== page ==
DALLAS –– A second Texas nurse who tested positive for Ebola after caring for a patient with the virus had traveled by jetliner a day before she reported symptoms, American and airline officials said today.
The worker at Texas Health Presbyterian Hospital in Dallas had taken a Frontier Airlines flight from Cleveland, Ohio to Dallas/Fort Worth International Airport on Monday, the officials said.
The woman, identified to Reuters by her grandmother as Amber Vinson, 29, was isolated immediately after reporting a fever yesterday, Texas Department of State Health Services officials said. She had treated Liberian patient Thomas Eric Duncan, who died of Ebola and was the first patient diagnosed with the virus in the United States.
The circumstances under which Vinson traveled were not immediately known. But the latest revelation raised fresh questions about the handling of Duncan’s case and its aftermath by both the hospital and the US Centers for Disease Control and Prevention (CDC).
At least 4,447 people have died in West Africa in the worst Ebola outbreak since the disease was identified in 1976, but cases in the United States and Europe have been limited. The virus can cause fever, bleeding, vomiting and diarrhea, and spreads through contact with bodily fluids.
“Health officials have interviewed the latest patient to quickly identify any contacts or potential exposures, and those people will be monitored,” the health department said in a statement.
During the weekend, 26-year-old nurse Nina Pham became the first person to be infected with Ebola in the United States. She had cared for Duncan during much of his 11 days in the hospital. He died in an isolation ward on October 8.
The hospital said yesterday that Pham was “in good condition”.
News of the second nurse’s diagnosis follows criticism of the hospital’s nurses of its initial handling of the disease, in a statement yesterday by National Nurses United, which is both a union and a professional association for American nurses.
The nurses said the hospital lacked protocols to deal with an Ebola patient, offered no advance training and provided them with insufficient gear, including non-impermeable gowns, gloves with no taping around wrists and suits that left their necks exposed.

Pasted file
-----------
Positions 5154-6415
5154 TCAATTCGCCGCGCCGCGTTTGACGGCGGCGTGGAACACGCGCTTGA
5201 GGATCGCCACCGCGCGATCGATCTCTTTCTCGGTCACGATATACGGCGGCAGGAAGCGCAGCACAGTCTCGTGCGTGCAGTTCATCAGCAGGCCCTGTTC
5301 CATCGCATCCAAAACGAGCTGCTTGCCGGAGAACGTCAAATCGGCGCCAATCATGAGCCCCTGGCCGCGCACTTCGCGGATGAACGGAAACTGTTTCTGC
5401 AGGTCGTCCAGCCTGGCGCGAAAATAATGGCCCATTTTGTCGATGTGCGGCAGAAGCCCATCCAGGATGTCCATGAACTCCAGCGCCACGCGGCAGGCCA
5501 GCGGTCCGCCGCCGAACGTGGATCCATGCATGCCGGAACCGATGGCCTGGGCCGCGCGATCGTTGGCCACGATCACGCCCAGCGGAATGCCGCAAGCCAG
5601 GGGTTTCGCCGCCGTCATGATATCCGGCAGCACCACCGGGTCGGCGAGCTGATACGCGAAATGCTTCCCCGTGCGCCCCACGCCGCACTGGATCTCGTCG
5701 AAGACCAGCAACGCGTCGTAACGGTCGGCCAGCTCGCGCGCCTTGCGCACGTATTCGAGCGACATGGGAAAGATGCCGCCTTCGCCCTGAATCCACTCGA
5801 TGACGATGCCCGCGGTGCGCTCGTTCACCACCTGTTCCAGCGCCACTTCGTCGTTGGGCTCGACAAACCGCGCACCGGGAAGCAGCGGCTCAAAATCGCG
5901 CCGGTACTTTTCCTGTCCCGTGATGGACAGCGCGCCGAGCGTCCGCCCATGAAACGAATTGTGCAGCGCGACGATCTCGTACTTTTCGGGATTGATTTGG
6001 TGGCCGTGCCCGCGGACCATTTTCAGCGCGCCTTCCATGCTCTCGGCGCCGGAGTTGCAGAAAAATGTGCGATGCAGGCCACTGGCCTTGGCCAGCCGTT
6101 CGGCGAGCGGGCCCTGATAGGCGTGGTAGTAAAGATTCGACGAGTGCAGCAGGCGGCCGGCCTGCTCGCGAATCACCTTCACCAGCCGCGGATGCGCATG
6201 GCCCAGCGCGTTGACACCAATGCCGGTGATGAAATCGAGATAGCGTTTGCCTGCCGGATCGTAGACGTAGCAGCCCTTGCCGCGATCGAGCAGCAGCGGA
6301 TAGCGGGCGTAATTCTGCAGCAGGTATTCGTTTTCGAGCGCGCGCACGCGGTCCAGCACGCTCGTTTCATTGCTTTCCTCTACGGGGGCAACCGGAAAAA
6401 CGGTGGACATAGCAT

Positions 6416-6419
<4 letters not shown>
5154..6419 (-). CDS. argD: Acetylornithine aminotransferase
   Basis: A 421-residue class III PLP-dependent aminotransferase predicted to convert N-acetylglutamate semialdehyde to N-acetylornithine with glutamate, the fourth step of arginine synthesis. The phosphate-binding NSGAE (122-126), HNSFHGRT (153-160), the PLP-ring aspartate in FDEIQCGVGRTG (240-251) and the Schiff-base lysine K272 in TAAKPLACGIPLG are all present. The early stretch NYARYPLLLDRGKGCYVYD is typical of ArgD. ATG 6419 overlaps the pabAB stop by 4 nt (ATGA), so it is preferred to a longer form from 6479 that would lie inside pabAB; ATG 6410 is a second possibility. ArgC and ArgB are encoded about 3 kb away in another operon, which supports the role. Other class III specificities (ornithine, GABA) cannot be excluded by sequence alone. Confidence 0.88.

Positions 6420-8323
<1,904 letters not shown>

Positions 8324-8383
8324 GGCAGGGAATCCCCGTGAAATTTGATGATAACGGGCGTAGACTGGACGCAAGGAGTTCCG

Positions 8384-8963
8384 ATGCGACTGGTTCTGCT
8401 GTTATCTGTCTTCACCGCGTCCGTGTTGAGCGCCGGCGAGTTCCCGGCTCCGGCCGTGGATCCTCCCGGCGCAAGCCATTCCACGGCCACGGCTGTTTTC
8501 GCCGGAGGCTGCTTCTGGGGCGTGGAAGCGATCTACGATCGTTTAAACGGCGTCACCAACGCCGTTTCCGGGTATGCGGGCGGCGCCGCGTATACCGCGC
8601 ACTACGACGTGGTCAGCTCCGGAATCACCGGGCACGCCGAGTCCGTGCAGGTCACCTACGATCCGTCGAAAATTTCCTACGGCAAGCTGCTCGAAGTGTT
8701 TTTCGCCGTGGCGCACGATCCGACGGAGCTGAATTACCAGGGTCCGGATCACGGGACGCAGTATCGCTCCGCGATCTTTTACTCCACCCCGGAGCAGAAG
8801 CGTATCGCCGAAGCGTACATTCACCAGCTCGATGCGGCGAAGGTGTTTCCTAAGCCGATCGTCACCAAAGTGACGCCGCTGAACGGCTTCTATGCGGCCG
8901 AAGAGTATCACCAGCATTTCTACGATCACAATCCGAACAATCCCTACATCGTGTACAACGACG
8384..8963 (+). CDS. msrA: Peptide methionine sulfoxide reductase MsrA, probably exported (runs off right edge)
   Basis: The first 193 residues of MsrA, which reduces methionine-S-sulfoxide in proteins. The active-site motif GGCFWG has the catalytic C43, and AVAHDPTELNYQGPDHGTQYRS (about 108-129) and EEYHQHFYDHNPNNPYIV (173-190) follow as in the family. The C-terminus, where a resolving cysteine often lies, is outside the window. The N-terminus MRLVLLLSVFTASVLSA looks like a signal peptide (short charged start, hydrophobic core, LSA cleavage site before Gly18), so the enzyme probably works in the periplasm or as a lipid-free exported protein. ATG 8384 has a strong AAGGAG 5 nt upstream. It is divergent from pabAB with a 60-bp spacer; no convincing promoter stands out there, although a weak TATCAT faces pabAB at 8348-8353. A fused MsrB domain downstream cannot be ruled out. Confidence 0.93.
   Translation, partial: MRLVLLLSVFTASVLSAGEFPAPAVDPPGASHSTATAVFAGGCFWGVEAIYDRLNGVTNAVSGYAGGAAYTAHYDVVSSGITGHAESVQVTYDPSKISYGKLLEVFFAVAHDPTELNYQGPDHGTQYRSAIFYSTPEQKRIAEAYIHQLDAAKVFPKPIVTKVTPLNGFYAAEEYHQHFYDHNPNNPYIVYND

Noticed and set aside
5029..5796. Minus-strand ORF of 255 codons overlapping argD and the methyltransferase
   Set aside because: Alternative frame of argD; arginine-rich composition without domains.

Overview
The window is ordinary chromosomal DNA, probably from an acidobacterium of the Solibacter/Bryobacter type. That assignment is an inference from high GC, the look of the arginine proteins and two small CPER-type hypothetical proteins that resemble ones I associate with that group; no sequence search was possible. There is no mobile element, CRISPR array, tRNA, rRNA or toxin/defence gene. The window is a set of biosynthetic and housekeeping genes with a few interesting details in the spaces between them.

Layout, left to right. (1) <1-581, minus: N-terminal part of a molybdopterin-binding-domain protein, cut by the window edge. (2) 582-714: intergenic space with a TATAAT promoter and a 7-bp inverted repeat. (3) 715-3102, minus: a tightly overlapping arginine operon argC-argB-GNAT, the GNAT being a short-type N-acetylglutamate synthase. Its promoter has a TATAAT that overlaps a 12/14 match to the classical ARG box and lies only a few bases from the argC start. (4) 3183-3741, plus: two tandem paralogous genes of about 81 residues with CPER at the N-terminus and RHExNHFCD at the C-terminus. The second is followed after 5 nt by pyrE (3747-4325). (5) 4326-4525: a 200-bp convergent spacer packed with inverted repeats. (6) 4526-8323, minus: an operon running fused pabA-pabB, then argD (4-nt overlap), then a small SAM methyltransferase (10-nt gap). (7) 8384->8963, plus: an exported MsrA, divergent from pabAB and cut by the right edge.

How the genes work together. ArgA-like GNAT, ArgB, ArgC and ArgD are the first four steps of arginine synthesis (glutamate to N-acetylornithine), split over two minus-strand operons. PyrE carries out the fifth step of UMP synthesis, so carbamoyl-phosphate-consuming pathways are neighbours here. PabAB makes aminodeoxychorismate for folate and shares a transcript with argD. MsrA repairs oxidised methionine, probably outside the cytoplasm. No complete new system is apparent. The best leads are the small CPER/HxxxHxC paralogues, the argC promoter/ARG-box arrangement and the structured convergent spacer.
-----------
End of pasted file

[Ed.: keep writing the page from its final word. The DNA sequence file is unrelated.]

Basic principles of infection control were violated by both the hospital’s Infectious Disease Department and CDC officials, the nurses said, with no one picking up hazardous waste “as it piled to the ceiling.”
“The nurses strongly feel unsupported, unprepared, lied to, and deserted to handle the situation on their own,” the statement said.
The hospital said in a statement it had instituted measures to create a safe working environment and it was reviewing and responding to the nurses’ criticisms.
Speaking early today on CBS This Morning, US Health and Human Services Secretary Sylvia Burwell declined to comment on the nurses’ allegations.
Dallas Mayor Mike Rawlings said at a news conference today that the second infected nurse lived alone and had no pets.
He said local health officials moved quickly to clean affected areas and to alert her neighbors and friends. A decontamination could be seen taking place at her residence.
Residents at The Bend East in the Village apartment complex were awoken early today by text messages from property managers saying a neighbour had tested positive for Ebola, and pamphlets had been stuffed beneath doors and left under doormats, said a resident, who asked not to be named.
Other residents were concerned enough that they were limiting time spent outdoors.
“Everybody thinks this won’t happen because we are in the United States. But it is happening,” said Esmeralda Lazalde, who lives about a mile from where the first nurse who contracted Ebola resides.
Texas Health Presbyterian Hospital is doing everything it can to contain the virus, said Dr Daniel Varga of Texas Health Resources, which owns the hospital. “I don’t think we have a systematic institutional problem,” he said at a news conference today.
At the same briefing, Dallas County Judge Clay Jenkins, the county’s chief political officer, said authorities were anticipating additional possible Ebola cases.
“We are preparing contingencies for more, and that is a very real possibility,” Jenkins said.
The CDC said in a statement that it was performing confirmation testing of Texas’ preliminary tests on the new patient.
CDC Director Dr Thomas Frieden said Tuesday the agency was establishing a rapid-response team to help hospitals “hands on, within hours” whenever there is a confirmed case of Ebola.
Frieden has come under pressure over the response and preparedness for Ebola, but White House spokesman Josh Earnest said US President Barack Obama was confident of Frieden’s ability to lead the public health effort.